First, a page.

Stanley Coal Burner.
Oem Fire Place Stove, best in us-'.
Wilson's Tent Heaters.
Milligsn's Mess Kits,
Camp Heating and Cocking Stoves.
AUo. a treceral assortment of TIN WARE and
HOUSEKEEPING GOOD
E. H. A H. I. GREGORY.
31? 1 I'enn. a'* enue. near 7th st: eet.
nov l-dlw {Chronicle. |
EW GOODS! NEW~G00D8 !!
Just received, a large and well selected stock of
FALL AND WINTER GOODS, viz Bugle Gimps
and Buttons, Cloak Ornaments and Tassels, Gui
pure and other Laces, Brai ls. Ribbons, Embroid
ery and Editings. Dres> Trimmings and Buttons,
Lace and other Veils: a large assortment of Zephyr
and Woolen Goods. Balmoral and Hooi Skirts,
Hosiery. Kid snd other Gloves, Mia*\ls. Corsets,
A-e. A beautiful and new st) la of Hair Netts and
Head Dresses.
An assortment of
LADIES AND MISSES HATS,
trimmed an i untrimmed.
Together with a large supply of tine Kanr? Goods,
Work Boxes. Writing Desks, Satchels, fort M?
naies. Toilet Articles, Ac.
Also on hand.
GENTLEMEN'S FURNISHING GOODS,
Shirts. Drawers. So'-ks. Collars Neck Ties Scarfs,
Suspender5. Umbrellas and Parasols. With anas
sortment of Military Trimmings, all of which will
be sold at low rates, nt
B08W ELL'S Fancy Store,
HOii E street-oear llth.
?Depot for Boswell A Warner's COuORIFIC for
coloring the hair. oc 29 1 w
QQQ WASHINGTON
000 local
:i-:t BAGGAGE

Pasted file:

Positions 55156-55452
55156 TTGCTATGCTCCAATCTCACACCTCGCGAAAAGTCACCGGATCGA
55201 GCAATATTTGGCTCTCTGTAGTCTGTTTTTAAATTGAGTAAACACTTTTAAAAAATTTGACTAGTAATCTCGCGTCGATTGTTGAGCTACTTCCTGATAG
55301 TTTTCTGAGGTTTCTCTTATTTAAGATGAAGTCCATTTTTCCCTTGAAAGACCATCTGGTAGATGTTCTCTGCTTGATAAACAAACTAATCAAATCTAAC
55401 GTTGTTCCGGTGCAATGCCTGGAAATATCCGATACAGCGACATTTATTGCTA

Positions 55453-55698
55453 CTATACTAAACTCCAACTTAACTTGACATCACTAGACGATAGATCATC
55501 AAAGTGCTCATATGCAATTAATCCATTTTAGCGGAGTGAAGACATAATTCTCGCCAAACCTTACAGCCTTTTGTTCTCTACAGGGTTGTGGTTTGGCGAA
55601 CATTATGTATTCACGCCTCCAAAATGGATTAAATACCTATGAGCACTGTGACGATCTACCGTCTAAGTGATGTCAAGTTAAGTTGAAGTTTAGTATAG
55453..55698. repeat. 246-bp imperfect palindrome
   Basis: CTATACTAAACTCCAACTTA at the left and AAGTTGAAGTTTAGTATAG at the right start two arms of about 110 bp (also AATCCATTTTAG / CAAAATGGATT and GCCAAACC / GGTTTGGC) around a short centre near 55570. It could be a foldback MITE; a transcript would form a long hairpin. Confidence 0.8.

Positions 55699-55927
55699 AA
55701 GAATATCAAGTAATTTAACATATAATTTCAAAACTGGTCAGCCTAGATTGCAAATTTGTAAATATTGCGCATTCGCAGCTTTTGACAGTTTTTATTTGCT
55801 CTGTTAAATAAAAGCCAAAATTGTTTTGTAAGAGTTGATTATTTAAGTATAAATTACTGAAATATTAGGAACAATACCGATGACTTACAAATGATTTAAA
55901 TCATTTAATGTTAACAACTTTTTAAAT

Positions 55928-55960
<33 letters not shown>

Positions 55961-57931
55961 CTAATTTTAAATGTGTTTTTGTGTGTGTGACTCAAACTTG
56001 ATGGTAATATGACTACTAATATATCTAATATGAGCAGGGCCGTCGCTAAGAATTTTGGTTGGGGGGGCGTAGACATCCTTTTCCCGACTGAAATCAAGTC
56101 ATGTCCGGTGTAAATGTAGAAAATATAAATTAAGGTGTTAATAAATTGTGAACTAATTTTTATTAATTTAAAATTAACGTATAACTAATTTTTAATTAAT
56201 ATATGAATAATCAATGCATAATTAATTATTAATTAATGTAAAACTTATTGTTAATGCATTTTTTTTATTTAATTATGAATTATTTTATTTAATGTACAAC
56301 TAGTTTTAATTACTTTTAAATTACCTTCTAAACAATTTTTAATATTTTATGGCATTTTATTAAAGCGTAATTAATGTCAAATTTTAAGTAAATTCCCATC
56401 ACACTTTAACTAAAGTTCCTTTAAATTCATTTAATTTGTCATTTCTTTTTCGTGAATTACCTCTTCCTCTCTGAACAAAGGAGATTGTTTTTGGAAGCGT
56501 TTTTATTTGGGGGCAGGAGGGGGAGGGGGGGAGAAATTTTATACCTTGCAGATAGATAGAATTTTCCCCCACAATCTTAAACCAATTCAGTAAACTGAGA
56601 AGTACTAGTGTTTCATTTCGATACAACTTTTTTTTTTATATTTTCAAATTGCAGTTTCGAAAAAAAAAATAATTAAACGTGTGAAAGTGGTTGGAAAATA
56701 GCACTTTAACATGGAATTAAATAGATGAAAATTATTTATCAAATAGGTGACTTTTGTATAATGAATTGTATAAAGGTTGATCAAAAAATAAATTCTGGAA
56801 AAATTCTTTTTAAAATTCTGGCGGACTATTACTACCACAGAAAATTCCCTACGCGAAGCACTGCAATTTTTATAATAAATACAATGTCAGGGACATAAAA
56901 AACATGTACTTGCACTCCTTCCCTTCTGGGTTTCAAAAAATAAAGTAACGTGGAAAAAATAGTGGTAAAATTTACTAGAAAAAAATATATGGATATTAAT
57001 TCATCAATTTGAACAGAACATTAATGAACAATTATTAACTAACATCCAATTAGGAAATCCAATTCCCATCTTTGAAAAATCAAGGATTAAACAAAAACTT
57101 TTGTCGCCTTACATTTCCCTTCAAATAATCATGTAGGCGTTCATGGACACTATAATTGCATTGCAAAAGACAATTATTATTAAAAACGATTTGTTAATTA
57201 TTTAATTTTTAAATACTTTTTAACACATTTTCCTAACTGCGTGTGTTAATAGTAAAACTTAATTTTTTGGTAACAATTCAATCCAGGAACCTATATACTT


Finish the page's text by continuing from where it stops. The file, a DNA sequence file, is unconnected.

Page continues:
EXPRESS CO.. p.,.
WASHINGTON
LOCAL
BAGGAGE EXPRESS CO., .1-3
noy I-1 w* ?P*3 I'a. av.. between l'? and r.th.__
JM. SINOER A CO S
SEWING MACHINE AGENCY.
457 li PENNSYLN ANIA A\ENUK.
BETWEEN 3l' A MI I' j .-T.S. -01 rilSlhB, UrSTAIi:>,
WASHINGTON CITY
c c 31 lw- j. HARRINGTON, Agent
IMPORTANT TO FEMALES?DR. CUBKSE
1 MAN'S PILLS?The combination ?? ingre
dient.- in these Pills is the result of a long and
extensive practice. They are mild in their opera
?ion. and certain in correcting all irregularities,
painful menstruatiins, removing all obstructions,
w hether from coi<i or other <-auses. headache. Pa'n
in the si le. palpitation of the heart, whites, all
nejvous ailections, hysterics, fatigue, pai'i in taa .
l ack and iiml.s. A c.. dlsturbed sleep, which arise
from interruption of nature. Dr. Cheese man s
Pills was the coiomeucement of anew era in the
tr? atment of these irregularities and obstructions,
which bnve consigned so many to a premature
grave. No femuie can etiiov good health unless
she is regular, and whenever an obstruction takes
place the general health begins to decline Dr.
Cheeseman's Pills are the most effectual r-medy
ever known for all complaints peculiar to females.
To all classes they are invaluable, inducing, with
certainty, periodical regularity. They are known
to thousands who have used them at differeat pe